Handbook of Innovation in Public Services
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Handbook of Innovation in Public Services

Edited by Stephen P. Osborne and Louise Brown

Leading researchers from across the globe review the state of the art in research on innovation in public services, providing an overview of key issues from a multi-disciplinary perspective. Topics explored include: context for innovation in public services and public service reform; managerial change challenges; ICT and e-government; and collaboration and networks. The theory is underpinned by seven wide-ranging case studies of innovation in practice.
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Chapter 14: Strategic management and change in the public services

Paul Joyce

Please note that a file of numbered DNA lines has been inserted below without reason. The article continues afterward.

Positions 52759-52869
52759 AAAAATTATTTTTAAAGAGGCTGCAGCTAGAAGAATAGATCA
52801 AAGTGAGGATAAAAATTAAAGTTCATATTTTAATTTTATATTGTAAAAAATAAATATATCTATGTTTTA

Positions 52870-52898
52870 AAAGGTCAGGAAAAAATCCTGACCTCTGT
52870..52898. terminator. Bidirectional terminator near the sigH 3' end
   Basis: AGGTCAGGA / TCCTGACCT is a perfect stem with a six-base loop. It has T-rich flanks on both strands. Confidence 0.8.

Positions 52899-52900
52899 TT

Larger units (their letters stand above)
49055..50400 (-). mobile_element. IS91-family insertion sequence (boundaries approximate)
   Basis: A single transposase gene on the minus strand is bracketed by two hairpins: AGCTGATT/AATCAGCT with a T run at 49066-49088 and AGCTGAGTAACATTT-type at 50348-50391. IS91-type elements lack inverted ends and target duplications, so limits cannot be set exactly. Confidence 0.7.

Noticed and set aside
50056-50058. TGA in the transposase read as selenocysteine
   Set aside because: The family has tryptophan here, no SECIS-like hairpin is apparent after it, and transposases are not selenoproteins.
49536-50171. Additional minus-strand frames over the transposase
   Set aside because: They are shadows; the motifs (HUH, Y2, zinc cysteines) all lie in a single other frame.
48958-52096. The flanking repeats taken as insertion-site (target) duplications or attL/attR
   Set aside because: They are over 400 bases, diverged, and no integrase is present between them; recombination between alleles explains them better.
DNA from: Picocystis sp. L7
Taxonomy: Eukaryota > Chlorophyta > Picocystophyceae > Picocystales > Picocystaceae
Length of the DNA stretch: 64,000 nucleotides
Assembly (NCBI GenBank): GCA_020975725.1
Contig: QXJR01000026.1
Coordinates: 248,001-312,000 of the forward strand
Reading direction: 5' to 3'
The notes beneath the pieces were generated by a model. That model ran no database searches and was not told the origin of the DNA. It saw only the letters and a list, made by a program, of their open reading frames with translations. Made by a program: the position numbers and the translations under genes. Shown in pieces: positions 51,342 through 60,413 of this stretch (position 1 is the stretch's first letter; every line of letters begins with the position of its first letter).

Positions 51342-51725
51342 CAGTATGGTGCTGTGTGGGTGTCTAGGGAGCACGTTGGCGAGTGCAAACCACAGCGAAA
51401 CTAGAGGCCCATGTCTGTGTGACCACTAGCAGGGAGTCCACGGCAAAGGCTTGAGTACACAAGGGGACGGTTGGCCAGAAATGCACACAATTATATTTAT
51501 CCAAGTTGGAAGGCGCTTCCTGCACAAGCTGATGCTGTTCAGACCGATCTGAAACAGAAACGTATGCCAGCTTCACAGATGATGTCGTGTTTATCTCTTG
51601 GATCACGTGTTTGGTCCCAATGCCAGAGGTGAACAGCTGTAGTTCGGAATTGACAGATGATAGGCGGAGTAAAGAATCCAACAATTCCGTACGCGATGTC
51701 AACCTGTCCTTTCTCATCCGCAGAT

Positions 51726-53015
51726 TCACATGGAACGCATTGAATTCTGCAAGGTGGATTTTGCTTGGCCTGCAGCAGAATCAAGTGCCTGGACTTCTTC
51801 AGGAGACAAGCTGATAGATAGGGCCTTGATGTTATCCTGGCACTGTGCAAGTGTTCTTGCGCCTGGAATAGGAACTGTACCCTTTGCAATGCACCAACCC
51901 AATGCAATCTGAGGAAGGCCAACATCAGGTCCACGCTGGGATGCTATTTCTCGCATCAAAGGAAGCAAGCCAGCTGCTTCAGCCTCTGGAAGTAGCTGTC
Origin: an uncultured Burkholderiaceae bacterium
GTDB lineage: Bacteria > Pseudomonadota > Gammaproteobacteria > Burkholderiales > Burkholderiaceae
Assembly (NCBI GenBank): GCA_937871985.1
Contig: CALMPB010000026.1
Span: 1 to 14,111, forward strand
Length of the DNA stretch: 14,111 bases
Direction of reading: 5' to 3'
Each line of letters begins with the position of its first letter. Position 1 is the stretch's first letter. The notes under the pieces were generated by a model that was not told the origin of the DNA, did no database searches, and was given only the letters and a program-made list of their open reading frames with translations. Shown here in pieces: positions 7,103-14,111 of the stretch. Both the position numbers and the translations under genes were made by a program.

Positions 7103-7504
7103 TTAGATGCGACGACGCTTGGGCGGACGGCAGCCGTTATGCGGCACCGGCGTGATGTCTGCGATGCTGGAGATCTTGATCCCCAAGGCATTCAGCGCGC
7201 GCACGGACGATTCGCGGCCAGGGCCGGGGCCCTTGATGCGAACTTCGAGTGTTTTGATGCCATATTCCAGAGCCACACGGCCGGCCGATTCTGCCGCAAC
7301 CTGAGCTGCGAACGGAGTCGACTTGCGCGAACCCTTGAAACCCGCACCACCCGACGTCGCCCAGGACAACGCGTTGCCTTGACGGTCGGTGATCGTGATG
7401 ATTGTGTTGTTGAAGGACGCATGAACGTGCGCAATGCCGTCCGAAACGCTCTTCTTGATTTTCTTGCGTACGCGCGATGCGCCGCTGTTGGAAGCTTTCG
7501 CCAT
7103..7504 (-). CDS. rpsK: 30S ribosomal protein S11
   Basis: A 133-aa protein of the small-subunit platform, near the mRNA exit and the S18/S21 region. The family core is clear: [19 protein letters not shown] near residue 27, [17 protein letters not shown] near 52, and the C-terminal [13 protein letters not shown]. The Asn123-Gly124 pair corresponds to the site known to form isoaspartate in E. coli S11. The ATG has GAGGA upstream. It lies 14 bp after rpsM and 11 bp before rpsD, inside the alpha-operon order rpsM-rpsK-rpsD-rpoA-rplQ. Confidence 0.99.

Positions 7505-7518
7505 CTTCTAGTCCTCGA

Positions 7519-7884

Change and innovation in the public services are often poorly managed. A survey of senior civil servants in the UK found that only a third of them judged their departments to be good at managing change (Capability Reviews Team 2007, p. 31). In this chapter we look at the case for using strategic management as a tool for change and innovation. Can strategic management produce successful change and innovation, and how does it do this? Strategic management is often seen as having developed from strategic planning. Berry (2007, p. 332) has stated: ‘Strategic Management involves taking the strategic planning process and extending it into an ongoing management paradigm of anticipating and managing organizational change and environmental uncertainty.’ For practitioners strategic management is also linked to change and innovation in the public services. Box 14.1 shows some of the outcomes in the minds of senior civil servants and public services leaders when trying to develop and deliver strategic plans in government. In general these outcomes imply change and innovation.

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